By Daniel Idonor
ABUJA — WORRIED by mounting fears of a possible return to the dark days of avoidable huge indebtedness to the Paris Club which once stood at $30 billion, the Federal Government, yesterday, resolved to constitute a presidential committee that would work out realistic modalities for future external borrowing by both the Federal and State governments.
The weekly Federal Executive Council, FEC, which met for several hours at the end of which this decision was taken, also resolved that henceforth only projects with direct bearing on the lives of the people would attract presidential approval to be funded through external borrowing.
Briefing State House Correspondents at the end of the meeting, the Minister of State for Information and Communications, Mr. Labaran Maku, said the committee has two weeks from yesterday to turn in its report to government.
“The President directed that national economic management team should come up with updated guidelines for external borrowing. The decision was made by the president specifically to ensure that Nigeria borrows only for sole projects that will have immediate impact on the economy,” Maku said.
The minister said: “The president frowns at a situation where after exiting the London and Paris Club of creditors, Nigeria should not again return to the situation of the past. Therefore external borrowing must be tied to productive activities that generate revenue, improve economic development, increase Gross Domestic Product, GDP, and increase employment in the country”.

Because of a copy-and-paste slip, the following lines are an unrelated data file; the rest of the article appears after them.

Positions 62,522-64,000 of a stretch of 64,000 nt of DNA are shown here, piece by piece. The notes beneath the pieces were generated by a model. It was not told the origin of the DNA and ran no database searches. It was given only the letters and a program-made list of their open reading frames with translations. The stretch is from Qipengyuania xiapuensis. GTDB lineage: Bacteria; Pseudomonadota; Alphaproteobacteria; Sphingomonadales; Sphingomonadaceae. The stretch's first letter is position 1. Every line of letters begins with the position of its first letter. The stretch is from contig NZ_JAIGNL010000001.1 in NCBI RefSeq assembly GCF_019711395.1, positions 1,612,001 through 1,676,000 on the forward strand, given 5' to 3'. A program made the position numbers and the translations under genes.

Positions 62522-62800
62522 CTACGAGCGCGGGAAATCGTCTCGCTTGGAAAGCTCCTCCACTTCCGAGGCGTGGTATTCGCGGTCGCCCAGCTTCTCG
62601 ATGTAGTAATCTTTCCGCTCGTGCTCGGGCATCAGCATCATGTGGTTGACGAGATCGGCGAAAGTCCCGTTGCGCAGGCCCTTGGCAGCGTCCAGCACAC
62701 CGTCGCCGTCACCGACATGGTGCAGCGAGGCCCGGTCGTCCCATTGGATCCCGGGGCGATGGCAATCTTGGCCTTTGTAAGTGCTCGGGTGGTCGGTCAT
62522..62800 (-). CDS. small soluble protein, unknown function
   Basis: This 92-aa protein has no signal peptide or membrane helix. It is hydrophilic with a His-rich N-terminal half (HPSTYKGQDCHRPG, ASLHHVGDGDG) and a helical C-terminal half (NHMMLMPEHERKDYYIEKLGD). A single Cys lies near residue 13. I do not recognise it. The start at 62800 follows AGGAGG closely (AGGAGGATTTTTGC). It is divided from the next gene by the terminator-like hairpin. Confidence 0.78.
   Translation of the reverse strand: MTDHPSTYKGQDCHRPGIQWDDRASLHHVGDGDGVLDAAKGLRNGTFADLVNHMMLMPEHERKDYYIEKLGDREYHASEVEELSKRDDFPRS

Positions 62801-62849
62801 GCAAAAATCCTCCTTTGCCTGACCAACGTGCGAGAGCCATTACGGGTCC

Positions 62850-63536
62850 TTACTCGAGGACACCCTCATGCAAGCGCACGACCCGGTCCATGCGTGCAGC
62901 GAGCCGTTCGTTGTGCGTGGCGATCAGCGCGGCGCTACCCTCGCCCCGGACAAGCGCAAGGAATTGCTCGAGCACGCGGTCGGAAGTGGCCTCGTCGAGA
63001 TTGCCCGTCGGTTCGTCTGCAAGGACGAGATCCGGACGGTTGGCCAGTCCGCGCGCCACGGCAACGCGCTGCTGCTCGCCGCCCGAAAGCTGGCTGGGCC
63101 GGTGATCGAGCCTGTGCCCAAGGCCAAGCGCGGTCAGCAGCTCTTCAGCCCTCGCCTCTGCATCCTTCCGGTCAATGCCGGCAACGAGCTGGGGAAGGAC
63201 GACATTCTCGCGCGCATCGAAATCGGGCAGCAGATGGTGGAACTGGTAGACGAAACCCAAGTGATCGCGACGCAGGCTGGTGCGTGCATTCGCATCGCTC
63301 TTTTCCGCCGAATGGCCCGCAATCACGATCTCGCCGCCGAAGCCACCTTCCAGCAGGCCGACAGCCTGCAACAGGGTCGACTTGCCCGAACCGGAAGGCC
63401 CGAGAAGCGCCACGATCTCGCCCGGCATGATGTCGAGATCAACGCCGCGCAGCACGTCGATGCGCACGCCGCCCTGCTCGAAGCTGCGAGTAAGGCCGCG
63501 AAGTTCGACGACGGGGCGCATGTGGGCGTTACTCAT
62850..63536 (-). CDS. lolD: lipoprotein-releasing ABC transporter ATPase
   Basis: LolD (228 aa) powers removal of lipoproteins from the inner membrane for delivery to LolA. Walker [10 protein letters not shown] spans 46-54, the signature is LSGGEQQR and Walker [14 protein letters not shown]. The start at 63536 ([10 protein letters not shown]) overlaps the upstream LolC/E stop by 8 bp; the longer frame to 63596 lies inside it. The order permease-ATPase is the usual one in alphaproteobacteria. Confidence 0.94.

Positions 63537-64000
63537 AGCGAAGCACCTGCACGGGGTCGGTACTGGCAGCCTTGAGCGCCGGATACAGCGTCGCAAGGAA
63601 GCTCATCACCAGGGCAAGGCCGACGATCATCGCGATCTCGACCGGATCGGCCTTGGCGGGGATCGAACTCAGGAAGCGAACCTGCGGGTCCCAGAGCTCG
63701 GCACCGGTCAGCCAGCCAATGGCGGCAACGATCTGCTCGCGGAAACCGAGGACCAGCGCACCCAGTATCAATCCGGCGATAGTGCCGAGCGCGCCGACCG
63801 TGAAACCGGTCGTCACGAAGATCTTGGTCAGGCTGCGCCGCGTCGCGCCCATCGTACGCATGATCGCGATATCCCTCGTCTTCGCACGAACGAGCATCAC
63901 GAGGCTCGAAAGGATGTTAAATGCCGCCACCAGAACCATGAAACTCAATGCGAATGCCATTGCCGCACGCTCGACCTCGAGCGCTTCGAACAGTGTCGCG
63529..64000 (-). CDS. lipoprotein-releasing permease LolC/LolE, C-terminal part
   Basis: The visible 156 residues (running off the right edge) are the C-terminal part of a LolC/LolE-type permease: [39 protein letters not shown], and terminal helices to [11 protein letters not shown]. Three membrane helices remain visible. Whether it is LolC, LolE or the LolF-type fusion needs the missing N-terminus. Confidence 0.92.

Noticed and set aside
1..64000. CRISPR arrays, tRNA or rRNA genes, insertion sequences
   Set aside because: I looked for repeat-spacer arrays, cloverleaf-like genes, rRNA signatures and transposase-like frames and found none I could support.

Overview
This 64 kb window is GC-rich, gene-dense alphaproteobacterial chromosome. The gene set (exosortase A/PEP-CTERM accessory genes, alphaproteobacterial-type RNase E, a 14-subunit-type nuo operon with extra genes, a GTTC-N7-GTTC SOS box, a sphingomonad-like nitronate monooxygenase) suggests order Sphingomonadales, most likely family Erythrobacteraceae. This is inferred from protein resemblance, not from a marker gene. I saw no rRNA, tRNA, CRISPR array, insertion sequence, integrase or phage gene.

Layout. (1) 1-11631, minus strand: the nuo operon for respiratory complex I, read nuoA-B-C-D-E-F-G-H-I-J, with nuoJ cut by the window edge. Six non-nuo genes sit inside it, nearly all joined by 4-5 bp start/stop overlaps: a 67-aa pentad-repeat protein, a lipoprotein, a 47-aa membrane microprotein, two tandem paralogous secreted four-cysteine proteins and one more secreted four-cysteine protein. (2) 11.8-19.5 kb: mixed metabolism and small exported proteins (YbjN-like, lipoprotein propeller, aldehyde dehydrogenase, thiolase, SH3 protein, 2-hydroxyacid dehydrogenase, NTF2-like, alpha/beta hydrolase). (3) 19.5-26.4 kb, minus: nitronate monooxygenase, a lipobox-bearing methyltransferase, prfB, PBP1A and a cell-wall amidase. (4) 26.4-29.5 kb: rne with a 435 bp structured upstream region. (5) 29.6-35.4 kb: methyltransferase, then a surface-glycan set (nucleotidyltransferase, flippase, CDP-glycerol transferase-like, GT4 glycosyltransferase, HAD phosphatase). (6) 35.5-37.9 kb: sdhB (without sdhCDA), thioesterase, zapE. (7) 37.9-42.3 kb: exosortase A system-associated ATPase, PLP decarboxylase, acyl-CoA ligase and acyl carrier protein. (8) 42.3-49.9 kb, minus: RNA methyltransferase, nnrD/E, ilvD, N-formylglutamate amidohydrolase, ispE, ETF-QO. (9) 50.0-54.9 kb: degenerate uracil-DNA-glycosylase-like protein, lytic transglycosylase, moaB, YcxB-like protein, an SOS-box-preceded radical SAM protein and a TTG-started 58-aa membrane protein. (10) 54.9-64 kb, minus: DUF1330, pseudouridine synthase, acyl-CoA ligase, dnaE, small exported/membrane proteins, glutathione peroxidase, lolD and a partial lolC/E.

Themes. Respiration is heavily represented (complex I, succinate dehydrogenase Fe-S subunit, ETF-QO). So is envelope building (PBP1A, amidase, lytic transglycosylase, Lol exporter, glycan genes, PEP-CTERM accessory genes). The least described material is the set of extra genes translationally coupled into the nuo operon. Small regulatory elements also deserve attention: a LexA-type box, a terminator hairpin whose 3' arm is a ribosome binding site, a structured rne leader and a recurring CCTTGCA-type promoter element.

He stated further: “Loans that are not targeted at development projects will be frowned at. So the president directed that there is need for this general review and that every loan that Nigeria is going to take subsequently, whether Federal Government or individual ministries, department and agencies, MDAs, or state governments, there must be thorough analysis of these loans as regards their impact on the economy”.
The President, Maku said, “also directed the Debt Management Office, DMO, to constantly update the debt status of every state government and the Federal Government so that any state that proceeds to acquire a new loan, we should be able to take a look at existing debt profile to ensure that it has the capacity to pay eventually, therefore from today onwards, the question of new debts, new external loans will be tied to the new guidelines to be developed by the National Economic Management Team”.
The minister noted that President Jonathan “was very emphatic about this development because the Nigerian economy is in need of productive activities, a situation where loans might be taken that are not directed at development or increasing infrastructure or increasing the general volume of goods and services in the economy will not be in the best interest of Nigeria”.
“Approval was granted by council for the Federal Republic of Nigeria to subscribe to the Sixth General Capital increase, GCI-VI, of the African Development Bank, ADB, and choose the option of paying for the allotted shares in eight years.
Council equally approved the payment of N6.5 billion (USD43.341million) per annum for eight years, starting from 2010 with the N1.7 billion provided in the 2010 budget in addition to the issuance of promissory note for the balance of N4.8 billion.”